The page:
Long-Run Mortality Effects of Vietnam-Era Army Service: Evidence from Australia's Conscription Lotteries

Posted: 7 Jun 2011

See all articles by Peter Siminski

Peter Siminski

University of Wollongong - School of Economics

Simon Ville

University of Wollongong - School of Accounting, Economics & Finance

Date Written: June 7, 2011

Abstract

We estimate the effect of Vietnam-era Army service on mortality, exploiting Australia's conscription lotteries for identification. We utilize population data on deaths during 1994-2007 and military personnel records. The estimates are identified by over 51,000 compliers induced to enlist in the Army. We find no statistically significant effects on mortality overall, nor for any cause of death. The estimated relative risk (RR) of death associated with Army service is 1.03 (95% CI: 0.92, 1.19). On the assumption that Army service affected mortality only for those who served in Vietnam, the estimated RR is 1.06 (95% CI: 0.81, 1.51).

JEL Classification: H56, J47, I12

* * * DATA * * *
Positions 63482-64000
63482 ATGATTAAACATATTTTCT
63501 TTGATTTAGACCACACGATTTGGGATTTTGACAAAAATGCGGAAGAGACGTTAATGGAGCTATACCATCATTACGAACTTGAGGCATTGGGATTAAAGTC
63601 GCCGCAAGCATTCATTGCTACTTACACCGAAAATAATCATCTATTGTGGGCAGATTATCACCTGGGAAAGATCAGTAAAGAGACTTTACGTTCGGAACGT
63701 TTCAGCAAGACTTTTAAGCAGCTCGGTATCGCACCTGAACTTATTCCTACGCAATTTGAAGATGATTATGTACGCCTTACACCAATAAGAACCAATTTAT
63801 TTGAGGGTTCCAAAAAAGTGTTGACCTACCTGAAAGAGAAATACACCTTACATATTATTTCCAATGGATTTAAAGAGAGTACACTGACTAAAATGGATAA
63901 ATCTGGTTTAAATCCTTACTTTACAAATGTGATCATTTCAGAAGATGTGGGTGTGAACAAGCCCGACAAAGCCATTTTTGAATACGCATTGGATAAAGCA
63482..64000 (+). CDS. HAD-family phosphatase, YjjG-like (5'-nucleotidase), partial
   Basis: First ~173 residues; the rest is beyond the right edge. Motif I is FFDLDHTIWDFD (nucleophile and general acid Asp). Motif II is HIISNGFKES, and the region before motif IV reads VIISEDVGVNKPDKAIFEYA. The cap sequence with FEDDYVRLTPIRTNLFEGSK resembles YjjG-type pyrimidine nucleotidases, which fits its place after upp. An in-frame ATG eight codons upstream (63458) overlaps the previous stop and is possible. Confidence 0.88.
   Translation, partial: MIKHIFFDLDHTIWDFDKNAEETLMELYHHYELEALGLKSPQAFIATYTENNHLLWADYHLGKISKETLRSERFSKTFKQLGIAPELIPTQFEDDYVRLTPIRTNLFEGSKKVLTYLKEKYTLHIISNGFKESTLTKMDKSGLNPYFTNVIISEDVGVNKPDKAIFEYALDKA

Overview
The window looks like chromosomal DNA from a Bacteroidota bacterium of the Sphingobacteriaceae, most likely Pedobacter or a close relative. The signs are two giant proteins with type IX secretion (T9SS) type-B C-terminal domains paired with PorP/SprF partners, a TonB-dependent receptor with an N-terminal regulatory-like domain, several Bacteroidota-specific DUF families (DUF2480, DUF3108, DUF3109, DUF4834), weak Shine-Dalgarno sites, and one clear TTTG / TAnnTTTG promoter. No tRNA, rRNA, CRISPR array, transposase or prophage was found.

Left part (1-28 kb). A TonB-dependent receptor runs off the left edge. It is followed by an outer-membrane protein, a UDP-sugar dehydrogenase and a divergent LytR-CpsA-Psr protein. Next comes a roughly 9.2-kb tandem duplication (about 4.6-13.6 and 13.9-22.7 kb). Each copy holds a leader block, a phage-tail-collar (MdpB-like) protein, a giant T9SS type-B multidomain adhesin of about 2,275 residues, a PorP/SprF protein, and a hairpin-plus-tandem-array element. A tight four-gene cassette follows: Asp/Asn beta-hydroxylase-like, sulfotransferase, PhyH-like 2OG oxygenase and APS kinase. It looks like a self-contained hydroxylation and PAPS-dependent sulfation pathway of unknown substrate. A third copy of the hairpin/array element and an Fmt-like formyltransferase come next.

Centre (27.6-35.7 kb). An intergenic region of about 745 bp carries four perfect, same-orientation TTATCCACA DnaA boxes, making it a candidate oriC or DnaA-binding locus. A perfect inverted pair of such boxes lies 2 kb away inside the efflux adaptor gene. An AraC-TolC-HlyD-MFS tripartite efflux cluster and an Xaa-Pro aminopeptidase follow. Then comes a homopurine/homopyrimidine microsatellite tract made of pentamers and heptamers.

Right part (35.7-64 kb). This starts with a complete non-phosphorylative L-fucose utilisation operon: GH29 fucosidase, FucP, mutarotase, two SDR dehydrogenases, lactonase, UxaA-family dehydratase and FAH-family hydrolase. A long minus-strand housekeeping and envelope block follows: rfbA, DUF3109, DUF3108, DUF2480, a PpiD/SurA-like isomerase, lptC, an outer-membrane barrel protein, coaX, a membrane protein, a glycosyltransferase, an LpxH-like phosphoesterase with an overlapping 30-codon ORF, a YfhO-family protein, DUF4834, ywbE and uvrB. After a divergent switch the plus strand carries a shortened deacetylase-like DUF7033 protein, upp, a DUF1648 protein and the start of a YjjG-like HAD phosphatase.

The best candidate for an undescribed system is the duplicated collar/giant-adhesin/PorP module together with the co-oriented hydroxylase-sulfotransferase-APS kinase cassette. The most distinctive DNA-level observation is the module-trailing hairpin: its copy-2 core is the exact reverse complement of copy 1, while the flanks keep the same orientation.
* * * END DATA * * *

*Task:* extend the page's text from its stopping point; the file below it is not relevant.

Suggested Citation

Siminski, Peter and Ville, Simon, Long-Run Mortality Effects of Vietnam-Era Army Service: Evidence from Australia's Conscription Lotteries (June 7, 2011). American Economic Review, Vol. 101, No. 3, 2011. Available at SSRN: https://ssrn.com/abstract=1859170

Peter Siminski (Contact Author)

University of Wollongong - School of Economics ( email )

Northfields Avenue
Wollongong, New South Wales 2522
Australia

Simon Ville

University of Wollongong - School of Accounting, Economics & Finance ( email )

Wollongong, NSW 2522
Australia
+(02) 4221 3098 (Phone)

HOME PAGE: http://www.uow.edu.au/commerce/econ/villes.html

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